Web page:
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Iranian Americans Apparently “Don’t Appreciate” Bravo’s show: Shahs of Sunset

Stereotypes don’t become stereotypes for no reason dummy. I could preach all the live long day about the down falls of accepting stereotypes as the blatant truth, but at the end of the day it what you believe. Actions speak louder than words, so stop with the complaining and let your actions represent you.

Reality television…sigh at least half of it, is simply trash for your eyes. I recently got into Dance Mom’s—I have NO IDEA HOW THAT EVEN HAPPENED!! One moment I was flipping through the channels, I think I looked down for a moment and stopped the clicker on this non-scripted piece of work and now I find myself returning at its set time every week.

Lame I know.

A repeat incident led me to stumble scross Ryan Seacreat’s newest reality venture, “Shahs of Sunset,” (granted I watch a fair amount of Bravo programming so it was bound to happen.) The show is hilarious in the worse way possible. I go back and forth between wanting to reach into the TV and shake these people for being dumbasses, to scratching my head wondering why do they have soooo much money to blow?!

Honestly I’m not that familiar with the typical Iranian-American. (Or even the a-typical one for that matter…) So I was fairly intrigued. Bravo describes their show as:

“Shahs of Sunset” follows a group of friends who are trying to juggle their active social lives and up-and-coming careers while balancing the demands of their families and traditions. These passionate socialites are fervent on the dating and party scene, but seeking approval from their family they face pressures to settle down and marry within the community. From outings on Rodeo Drive to traditional Persian feasts at home, this series celebrates the unique lifestyle of a group of friends who have worked hard for what they have and are not afraid to flaunt it.

Well the West Hollywood City Council isn’t too keen on the representation this group of friends is choosing to “flaunt”.  So much so that they’ve currently passed a resolution to condemn the show “for perpetuating negative stereotypes about Iranian-Americans,” according to a release, West Hollywood Council member John Heilman states that they feel,

“The show depicts negative stereotypes of the Iranian-American community. Negative stereotypes disseminated about any group should raise concern as this can lead to discrimination and, in extreme cases, even violence.”

And furthermore,

“The city’s opposition of the show “is consistent with past actions of the City Council denouncing negative stereotypes of the LGBT community and other groups which have faced discrimination and marginalization.”

Rodeo Drive in Beverly Hills

Rodeo Drive in Beverly Hills (Photo credit: Wikipedia)

West Hollywood is close in proximity to the area of Beverly Hills they are representing, and both are areas where many people of Iranian descent reside.

“Petitions recently started circulating in Iranian communities throughout the nation to have the show yanked off the air. “Protest Shahs of Sunset” urges signers to “help the Persian community by signing this petition to end ‘Shahs of Sunset’ and other such racist, exploiting television programming.”

(souce: Laist)

This is a little ridiculous. I do agree that it kinds of puts them in a bad light, but by “them” I refer to only the people on the show.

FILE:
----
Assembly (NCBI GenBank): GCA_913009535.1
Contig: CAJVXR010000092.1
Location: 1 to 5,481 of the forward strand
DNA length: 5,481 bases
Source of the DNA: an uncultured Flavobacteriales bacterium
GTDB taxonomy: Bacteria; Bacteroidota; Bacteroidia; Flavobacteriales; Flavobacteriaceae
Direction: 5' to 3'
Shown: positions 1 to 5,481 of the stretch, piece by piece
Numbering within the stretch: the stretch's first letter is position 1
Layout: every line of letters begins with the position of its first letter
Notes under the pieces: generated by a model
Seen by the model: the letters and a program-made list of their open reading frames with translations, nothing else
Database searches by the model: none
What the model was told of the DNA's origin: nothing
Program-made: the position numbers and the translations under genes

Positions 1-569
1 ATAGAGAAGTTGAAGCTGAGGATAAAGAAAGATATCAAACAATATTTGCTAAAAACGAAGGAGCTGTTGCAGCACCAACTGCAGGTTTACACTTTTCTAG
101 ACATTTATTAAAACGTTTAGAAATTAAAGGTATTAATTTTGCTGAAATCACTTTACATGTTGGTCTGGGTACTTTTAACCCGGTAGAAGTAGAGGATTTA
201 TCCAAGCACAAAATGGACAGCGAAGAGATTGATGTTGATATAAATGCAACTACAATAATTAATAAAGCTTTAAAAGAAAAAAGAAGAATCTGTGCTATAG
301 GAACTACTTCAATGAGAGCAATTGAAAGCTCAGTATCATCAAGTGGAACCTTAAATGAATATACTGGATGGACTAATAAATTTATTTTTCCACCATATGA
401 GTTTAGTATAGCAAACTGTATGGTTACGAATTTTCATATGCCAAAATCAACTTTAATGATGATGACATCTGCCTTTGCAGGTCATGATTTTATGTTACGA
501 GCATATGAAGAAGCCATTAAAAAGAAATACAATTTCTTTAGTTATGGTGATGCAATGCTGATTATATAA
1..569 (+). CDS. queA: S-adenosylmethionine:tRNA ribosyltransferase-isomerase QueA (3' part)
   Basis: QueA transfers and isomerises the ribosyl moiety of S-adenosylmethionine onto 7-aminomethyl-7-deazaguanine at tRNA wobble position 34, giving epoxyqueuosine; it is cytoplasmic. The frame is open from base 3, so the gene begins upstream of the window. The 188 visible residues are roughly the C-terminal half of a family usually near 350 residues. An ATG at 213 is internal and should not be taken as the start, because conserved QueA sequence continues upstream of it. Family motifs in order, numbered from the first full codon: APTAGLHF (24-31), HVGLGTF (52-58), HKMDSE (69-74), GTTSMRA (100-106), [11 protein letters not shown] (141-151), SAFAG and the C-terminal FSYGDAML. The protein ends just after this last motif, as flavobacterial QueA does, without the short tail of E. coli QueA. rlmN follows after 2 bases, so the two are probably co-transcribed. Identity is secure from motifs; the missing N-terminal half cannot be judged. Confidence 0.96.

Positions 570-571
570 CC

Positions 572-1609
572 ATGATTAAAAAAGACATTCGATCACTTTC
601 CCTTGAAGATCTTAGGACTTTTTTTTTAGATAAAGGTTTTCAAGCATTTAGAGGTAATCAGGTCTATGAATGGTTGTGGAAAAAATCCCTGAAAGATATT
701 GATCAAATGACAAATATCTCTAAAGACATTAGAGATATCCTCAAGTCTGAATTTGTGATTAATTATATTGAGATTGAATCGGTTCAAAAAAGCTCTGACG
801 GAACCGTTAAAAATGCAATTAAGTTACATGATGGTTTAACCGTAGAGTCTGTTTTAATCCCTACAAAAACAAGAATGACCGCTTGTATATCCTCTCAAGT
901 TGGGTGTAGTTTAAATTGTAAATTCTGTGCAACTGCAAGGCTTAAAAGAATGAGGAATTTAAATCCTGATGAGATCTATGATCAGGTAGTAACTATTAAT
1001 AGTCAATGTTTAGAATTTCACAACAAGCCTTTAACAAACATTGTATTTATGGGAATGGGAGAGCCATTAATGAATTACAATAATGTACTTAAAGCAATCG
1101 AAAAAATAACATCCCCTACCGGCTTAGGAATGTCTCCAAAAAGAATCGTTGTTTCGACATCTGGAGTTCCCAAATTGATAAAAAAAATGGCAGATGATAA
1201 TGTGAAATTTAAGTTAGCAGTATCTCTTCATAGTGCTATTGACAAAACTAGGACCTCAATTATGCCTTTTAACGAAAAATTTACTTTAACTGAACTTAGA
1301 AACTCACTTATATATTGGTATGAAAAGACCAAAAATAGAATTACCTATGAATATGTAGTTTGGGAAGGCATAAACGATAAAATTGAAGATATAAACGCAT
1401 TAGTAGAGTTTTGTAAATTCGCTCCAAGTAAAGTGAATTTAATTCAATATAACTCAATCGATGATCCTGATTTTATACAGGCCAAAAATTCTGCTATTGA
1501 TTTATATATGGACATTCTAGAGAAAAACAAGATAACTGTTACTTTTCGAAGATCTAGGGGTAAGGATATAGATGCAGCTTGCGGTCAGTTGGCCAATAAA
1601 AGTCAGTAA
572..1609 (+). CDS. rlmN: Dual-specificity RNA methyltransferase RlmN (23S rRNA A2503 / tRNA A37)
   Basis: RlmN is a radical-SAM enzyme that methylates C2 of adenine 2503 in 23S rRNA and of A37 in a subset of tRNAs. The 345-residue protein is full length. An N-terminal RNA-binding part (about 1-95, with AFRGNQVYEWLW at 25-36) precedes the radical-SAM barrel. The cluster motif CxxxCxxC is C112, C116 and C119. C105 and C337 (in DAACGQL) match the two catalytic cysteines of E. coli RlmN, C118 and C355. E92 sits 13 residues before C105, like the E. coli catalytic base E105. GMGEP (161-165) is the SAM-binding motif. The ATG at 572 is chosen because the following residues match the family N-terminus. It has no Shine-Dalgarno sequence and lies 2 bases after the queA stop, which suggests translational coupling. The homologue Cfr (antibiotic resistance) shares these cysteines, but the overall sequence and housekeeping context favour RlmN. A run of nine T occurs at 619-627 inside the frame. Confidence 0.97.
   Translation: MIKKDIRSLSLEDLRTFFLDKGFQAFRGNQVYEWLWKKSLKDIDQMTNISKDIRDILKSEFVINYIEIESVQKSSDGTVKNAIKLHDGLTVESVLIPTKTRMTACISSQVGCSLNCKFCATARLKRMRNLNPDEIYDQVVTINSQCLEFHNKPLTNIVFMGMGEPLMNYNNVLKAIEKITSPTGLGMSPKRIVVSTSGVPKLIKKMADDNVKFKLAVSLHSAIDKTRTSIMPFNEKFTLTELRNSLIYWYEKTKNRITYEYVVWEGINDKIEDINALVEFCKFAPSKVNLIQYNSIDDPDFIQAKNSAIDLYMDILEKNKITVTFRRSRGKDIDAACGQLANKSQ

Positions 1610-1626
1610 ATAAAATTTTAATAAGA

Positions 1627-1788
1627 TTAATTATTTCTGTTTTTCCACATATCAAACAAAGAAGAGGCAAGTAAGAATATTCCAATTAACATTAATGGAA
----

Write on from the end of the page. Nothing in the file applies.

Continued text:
There’s a slew of programming out there about people in New Jersey—you don’t hear the State of Jersey getting all up in arms. The Kardashian women are Armenian, and Southern California is well known for having one of largest population of Armenians outside of Armenia. And where’s the backlash from them?! (Well if there ever was one, maybe there was, it clearly didn’t phase anything!)

It’s like this, if you’re going to talk about people, and those people are going to look silly because they have silly personalities, isn’t it better that they be real people? I could understand their grips a bit more (maybe) if this was a scripted program. At the end of the day though, I’ve learned that this rag tag group of pals likes to drink like there’s no tomorrow, but also gotten glimpses into how committed they are to their friends and family members. And that’s pretty cool.

If I were the kind of person who watched this and assumed that must be how they all act, then I’m a person of questionable character myself. And if I were racist and a supporter of violence, there’s a good chance I was before this show aired and it was motivated by other reasons than just my general annoyance with their spending habits. No one person should ever be looked at as a representation of their entire community, because people are all different. There’s people that spend a lot of money…but so do a lot of other people. Don’t act like your group of people only ever behaves a certain way. (everyone just doesn’t have a TV show…)

Fortunately the phrase: “when you assume it makes an ass out of you and me.” Actually means something to me. City of West Hollywood, let it mean something to you. Changing stereotypes is up to them…person, by person. Getting mad at someone’s personality is your own problem.

Oh wow, I just realized I spent this whole posting defending a reality show. Somebody stop me…

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About maggie.

Maggie Barnes is a nonprofit and for profit business content specialist / social media consultant; and social sciences web writer interested in everything from psychology and sexuality, to technology, race, and economics. She is passionate about good communication and information accessibility.

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